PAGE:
Broken Evidence based medicine

There was a recently commentary published in the BMJ (Greenhalgh, T., Howick, J., Maskrey, N., for the Evidence Based Medicine Renaissance Group. (2014). Evidence based medicine: a movement in crisis? BMJ, 348(jun13 4), g3725–g3725. doi:10.1136/bmj.g3725) looking at the current practice of evidence based medicine. The authors commented on 5 crisis points for the idea of evidence based practice:

  1. Misappropriation of evidence based practice by vested interest
  2. Volume of evidence has rendered the paradigm unmanageable
  3. Statistical benefits do not always translate to clinical benefits
  4. Inflexibility can bias the system to be target not individual patient driven
  5. Multimorbidity is poorly considered within the current evidence base

In the commentary several potential solutions to address these problems. In my opinion metrics that adequately assess the psychological and social impact of these issues, as are called for in the above report, would go a long way to overcoming these issues by delivering evidence that is readily translated down to individual experience.

Eudaimonia – a theoretical framework for psychological well-being

The concept of well-being is complex however and is impacted on by various factors that are difficult to consider within research paradigms. For example the concept of Eudaimonia was first described by Ryff in 1989 and seeks to outline key factors that are important to the concept of individual wellbeing, while outlining the theoretical underpinnings of each factor:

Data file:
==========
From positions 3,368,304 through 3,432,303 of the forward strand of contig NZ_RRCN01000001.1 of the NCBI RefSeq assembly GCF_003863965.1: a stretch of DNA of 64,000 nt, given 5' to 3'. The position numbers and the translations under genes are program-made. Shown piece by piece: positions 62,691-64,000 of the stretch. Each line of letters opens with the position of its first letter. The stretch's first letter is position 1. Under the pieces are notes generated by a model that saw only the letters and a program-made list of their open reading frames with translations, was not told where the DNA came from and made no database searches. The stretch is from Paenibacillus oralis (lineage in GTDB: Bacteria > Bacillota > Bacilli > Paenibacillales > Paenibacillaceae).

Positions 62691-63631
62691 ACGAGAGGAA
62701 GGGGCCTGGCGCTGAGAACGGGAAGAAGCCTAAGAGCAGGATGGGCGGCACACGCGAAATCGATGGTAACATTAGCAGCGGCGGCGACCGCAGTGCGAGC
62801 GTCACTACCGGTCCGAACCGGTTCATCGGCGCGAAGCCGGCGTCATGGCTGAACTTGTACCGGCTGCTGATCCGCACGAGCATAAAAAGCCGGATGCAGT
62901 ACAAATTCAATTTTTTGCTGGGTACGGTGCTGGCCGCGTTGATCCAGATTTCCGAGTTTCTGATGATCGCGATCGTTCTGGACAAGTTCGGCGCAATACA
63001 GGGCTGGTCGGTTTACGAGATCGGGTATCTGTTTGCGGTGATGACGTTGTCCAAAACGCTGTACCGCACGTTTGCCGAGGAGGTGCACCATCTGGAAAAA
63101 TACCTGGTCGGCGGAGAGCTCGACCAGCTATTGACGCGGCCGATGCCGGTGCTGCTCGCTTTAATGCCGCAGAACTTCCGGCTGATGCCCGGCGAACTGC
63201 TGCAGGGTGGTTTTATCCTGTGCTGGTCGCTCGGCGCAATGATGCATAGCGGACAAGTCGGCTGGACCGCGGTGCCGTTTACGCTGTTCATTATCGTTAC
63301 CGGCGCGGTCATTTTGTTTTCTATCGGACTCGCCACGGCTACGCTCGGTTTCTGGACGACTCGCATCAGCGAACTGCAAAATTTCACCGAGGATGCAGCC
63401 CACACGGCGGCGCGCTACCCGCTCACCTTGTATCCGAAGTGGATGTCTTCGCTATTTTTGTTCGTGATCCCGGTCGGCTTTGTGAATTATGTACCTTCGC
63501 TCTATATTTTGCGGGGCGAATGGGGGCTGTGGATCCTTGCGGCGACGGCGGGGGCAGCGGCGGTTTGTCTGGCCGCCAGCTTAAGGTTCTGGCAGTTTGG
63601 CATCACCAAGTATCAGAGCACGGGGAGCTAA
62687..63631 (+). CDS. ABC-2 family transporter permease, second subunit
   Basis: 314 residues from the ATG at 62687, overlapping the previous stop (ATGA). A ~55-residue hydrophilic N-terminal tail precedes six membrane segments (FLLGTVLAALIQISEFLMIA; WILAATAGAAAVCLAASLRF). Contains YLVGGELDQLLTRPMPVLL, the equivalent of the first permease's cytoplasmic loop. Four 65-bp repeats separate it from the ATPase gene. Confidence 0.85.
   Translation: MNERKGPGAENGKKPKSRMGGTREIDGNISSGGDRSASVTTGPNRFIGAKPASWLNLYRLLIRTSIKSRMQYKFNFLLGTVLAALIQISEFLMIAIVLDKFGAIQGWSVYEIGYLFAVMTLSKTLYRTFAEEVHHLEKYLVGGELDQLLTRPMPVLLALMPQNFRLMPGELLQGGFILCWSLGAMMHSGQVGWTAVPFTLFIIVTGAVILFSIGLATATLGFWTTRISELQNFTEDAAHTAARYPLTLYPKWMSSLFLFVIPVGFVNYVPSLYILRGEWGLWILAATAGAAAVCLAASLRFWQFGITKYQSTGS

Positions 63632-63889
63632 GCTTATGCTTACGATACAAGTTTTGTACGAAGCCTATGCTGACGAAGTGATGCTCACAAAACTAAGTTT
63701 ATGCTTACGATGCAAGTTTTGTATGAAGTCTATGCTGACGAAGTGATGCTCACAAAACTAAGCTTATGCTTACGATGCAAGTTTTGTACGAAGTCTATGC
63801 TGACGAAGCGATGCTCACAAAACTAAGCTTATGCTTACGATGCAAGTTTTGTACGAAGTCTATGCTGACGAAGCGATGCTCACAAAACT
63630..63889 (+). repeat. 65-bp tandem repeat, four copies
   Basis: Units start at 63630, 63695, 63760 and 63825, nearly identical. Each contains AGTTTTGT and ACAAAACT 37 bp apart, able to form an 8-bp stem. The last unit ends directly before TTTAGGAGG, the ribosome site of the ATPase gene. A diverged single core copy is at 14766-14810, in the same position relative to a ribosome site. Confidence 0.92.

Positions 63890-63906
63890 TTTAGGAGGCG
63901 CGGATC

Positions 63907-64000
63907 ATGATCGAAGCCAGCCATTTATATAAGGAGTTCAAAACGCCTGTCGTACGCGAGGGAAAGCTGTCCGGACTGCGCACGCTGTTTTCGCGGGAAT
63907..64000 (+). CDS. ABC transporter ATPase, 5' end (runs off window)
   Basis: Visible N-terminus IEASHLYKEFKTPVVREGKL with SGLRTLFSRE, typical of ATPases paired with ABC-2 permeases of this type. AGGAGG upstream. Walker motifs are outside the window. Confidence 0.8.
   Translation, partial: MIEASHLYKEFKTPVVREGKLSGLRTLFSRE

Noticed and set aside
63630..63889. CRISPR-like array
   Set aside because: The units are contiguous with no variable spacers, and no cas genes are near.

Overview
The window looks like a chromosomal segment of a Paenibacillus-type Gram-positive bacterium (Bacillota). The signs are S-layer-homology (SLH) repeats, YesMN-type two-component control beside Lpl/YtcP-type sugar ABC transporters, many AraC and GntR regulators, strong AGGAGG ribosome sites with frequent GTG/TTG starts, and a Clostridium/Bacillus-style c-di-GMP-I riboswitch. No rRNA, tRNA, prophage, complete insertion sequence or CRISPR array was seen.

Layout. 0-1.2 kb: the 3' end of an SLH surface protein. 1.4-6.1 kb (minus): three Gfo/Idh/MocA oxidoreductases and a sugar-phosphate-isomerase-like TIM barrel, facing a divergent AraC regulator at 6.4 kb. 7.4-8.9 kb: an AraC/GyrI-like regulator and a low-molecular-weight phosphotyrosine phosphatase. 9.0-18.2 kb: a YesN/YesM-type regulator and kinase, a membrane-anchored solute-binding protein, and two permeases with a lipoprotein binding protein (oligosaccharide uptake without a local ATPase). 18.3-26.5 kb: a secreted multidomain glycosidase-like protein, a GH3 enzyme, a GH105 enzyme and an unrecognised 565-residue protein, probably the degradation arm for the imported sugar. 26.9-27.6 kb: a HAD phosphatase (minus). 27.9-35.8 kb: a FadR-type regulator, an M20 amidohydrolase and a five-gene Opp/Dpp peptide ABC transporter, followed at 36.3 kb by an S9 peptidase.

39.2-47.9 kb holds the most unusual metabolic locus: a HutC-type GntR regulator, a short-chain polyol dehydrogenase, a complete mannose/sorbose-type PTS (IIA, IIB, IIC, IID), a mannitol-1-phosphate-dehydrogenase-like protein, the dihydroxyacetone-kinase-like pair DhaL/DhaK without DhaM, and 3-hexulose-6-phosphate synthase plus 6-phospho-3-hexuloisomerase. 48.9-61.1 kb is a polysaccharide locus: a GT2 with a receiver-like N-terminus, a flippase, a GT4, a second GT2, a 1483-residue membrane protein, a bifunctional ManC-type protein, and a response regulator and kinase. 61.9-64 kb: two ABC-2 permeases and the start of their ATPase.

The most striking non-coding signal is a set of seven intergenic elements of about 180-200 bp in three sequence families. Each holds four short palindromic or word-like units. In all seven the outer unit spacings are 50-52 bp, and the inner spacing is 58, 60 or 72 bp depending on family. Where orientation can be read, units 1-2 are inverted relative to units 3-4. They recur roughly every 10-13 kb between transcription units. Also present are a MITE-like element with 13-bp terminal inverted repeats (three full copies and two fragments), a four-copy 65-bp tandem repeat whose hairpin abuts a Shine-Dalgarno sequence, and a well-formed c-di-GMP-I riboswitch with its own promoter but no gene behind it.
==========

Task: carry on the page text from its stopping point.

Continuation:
1. Self-acceptance
  2. Purpose in life
  3. Environmental mastery
  4. Positive relationships
  5. Personal growth
  6. Autonomy

Support of these factors shows clear overlap with the core features of personal recovery experiences.

Seeking happiness

The commission’s report has received an interesting degree of commentary, for example a Presidential statement from the Royal College of Psychiatry raising concerns regarding the evidence for such suggestions and an accompanying commentary on Mad in America.

As these differing interpretations illustrate and the complexity of highlighted domains within the concept of eudaimonia suggest the interaction between mental health and mental wellbeing is no doubt complex. For me personally however this report was a positive call for measures that can provide overarching descriptions of personal experience. Beyond arguments relating to the nature of mental health and the possibility of such a thing as mental illness a focus on measures that support individual subjective wellbeing seems a good aim for society in general as well as future mental health services.